Rowan Engineering research aims to create self-healing materials

Rowan Engineering research aims to create self-healing materials

Dr. Sebastián L. Vega

What if, one day, you could walk into a doctor’s office, get an injection in your knee and stimulate the regeneration of cartilage? 

That is one of the long-term goals of a $250,000 grant from the National Science Foundation awarded to Drs. Sebastián L. Vega and Nichole M. Daringer, assistant professors in the Department of Biomedical Engineering at Rowan University.

Although many tissue engineering approaches create biological substitutes to restore damaged tissues, these materials are unable to repair themselves. With this project, the researchers first hope to create a new class of living, self-healing materials that can detect and replace any missing matrix, the material in tissues that provide structural support.  

Vega and Daringer are investigating the use of biological feedback, which is responsible for numerous bodily processes we take for granted, including clot formation after a cut, and the regulation of body temperature. 

“These materials will rely on the use of a feedback loop between matrix and matrix-producing cells inside a temporary support hydrogel,” Vega said. “Cells will form a matrix with a special tag that tells cells to replace damaged or missing matrix, and to cease production once enough matrix is made.”

The investigators envision human cells will replace the synthetic hydrogel with a special matrix containing an “off” signal. If this special matrix breaks down (from injury, wear and tear, etc.), cells will sense this and react by making new matrix until there is enough “off” signal to tell the cells that they have produced enough. The end-result would be a living material that regenerates as needed.

“The future of Musculoskeletal care depends heavily on Regenerative Medicine,” commented Dr. Lawrence S. Miller, Chief and Chairman of the Department of Orthopaedic Surgery at Cooper University Hospital and the Cooper Medical School of Rowan University. “Currently, most of our modalities trigger a healing response that is mostly scar formation.The key for success is to develop procedures that can repair, rebuild and maintain normal tissue microstructure and matrix. This research addresses these critical needs.”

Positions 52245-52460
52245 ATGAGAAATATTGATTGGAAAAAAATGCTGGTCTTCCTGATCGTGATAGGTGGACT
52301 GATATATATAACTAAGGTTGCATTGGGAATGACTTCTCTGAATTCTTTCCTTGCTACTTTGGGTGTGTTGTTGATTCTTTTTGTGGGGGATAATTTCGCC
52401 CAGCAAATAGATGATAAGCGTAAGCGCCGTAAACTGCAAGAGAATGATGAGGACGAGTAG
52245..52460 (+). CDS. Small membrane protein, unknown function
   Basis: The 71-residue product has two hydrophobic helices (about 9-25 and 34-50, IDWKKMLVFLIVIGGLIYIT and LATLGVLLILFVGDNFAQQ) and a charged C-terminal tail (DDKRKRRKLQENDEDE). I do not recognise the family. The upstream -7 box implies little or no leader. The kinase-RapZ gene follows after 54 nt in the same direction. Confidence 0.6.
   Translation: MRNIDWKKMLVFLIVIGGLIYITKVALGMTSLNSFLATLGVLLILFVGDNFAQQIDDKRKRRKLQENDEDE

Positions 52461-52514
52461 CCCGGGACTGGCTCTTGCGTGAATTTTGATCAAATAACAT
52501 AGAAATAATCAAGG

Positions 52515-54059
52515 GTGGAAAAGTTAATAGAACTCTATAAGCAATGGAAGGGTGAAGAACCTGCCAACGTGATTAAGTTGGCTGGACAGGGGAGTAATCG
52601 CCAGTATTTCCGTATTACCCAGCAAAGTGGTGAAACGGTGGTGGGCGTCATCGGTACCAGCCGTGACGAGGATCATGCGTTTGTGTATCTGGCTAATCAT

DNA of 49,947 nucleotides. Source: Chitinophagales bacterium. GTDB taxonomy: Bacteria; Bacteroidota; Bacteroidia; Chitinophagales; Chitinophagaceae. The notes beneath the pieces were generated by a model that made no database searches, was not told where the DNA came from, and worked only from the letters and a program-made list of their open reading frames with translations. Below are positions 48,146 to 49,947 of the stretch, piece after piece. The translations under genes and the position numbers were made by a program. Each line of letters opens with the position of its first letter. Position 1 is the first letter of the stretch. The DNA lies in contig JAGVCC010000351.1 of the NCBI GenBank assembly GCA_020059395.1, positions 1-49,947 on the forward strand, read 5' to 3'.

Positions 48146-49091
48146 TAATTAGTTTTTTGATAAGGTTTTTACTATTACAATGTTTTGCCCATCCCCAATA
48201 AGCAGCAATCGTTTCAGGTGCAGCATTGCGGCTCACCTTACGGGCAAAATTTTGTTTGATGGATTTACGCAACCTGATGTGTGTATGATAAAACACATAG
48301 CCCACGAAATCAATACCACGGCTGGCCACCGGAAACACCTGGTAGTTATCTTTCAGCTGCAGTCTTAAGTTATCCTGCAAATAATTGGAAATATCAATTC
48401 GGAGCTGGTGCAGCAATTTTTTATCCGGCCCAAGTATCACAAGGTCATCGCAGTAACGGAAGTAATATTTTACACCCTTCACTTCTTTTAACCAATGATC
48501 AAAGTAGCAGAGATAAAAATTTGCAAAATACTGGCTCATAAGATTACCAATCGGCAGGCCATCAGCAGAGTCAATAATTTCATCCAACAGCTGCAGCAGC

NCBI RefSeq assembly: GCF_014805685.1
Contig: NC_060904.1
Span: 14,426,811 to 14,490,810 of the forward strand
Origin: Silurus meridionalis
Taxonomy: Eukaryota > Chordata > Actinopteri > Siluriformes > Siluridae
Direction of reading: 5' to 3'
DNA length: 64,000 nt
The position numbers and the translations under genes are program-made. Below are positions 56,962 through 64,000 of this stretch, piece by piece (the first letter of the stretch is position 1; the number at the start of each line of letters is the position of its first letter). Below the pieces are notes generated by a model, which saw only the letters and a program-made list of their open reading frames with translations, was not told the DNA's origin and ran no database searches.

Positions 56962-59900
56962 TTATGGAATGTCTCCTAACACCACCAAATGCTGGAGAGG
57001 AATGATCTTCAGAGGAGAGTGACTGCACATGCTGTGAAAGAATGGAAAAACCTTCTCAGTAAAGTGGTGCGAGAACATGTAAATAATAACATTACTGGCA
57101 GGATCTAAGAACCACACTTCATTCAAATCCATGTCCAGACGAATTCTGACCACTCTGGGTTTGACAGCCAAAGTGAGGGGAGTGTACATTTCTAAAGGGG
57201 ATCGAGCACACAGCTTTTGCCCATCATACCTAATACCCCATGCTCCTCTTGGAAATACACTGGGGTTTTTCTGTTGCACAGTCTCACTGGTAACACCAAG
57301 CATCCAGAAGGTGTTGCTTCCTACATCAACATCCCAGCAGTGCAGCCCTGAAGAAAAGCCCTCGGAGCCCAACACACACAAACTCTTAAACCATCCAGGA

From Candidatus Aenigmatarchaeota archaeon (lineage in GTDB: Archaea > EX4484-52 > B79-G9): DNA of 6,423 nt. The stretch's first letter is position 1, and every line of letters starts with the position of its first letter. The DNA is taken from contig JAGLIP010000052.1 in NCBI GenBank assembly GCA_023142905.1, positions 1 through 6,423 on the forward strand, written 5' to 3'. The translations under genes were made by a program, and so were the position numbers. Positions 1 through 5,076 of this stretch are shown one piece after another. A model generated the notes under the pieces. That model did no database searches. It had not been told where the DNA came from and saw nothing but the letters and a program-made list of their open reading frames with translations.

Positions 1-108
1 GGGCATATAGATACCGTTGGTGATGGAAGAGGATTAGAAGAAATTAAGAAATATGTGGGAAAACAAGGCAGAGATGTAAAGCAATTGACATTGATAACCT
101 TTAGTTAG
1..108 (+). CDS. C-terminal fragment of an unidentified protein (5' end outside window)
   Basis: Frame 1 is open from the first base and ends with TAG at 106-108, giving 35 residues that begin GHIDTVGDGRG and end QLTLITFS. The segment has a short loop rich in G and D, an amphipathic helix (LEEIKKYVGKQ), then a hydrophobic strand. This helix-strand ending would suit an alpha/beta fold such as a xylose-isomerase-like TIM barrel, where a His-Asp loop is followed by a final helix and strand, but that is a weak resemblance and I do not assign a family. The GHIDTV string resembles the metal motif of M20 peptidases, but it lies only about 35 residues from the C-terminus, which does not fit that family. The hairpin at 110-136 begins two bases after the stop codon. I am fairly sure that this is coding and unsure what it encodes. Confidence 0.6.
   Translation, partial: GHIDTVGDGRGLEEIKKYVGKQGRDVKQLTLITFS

Vega was one of about 40 faculty members from around the world who were invited to attend an NSF Square-Table workshop titled “Programmable Interfaces: Exploring the Intersection of Synthetic Biology, Biomaterials, and Soft Matter” to think about ways of designing materials that were never thought possible. At the end of the workshop, attendees submitted more than 20 ideas for NSF proposals. Four were invited to submit official proposals, and Vega and Daringer’s was among those chosen.

Researchers aim to create self-healing materials
Dr. Nichole M. Daringer

"This is an exciting project that leverages Rowan’s growth as a leader in advanced biomaterials along with our leading medical programs in musculoskeletal treatment and disease," said Dr. Tabbetha Dobbins, interim vice president for research at Rowan University. “Their work represents the collaborative effort it takes in order to solve complex problems."

This two-year project merges the fields of synthetic biology and materials science and has broad applicability in regenerative medicine. Research will be conducted in the Vega and Daringer labs, located in Engineering Hall on the Glassboro campus and in the newly built Joint Health Sciences Building in Camden, N.J.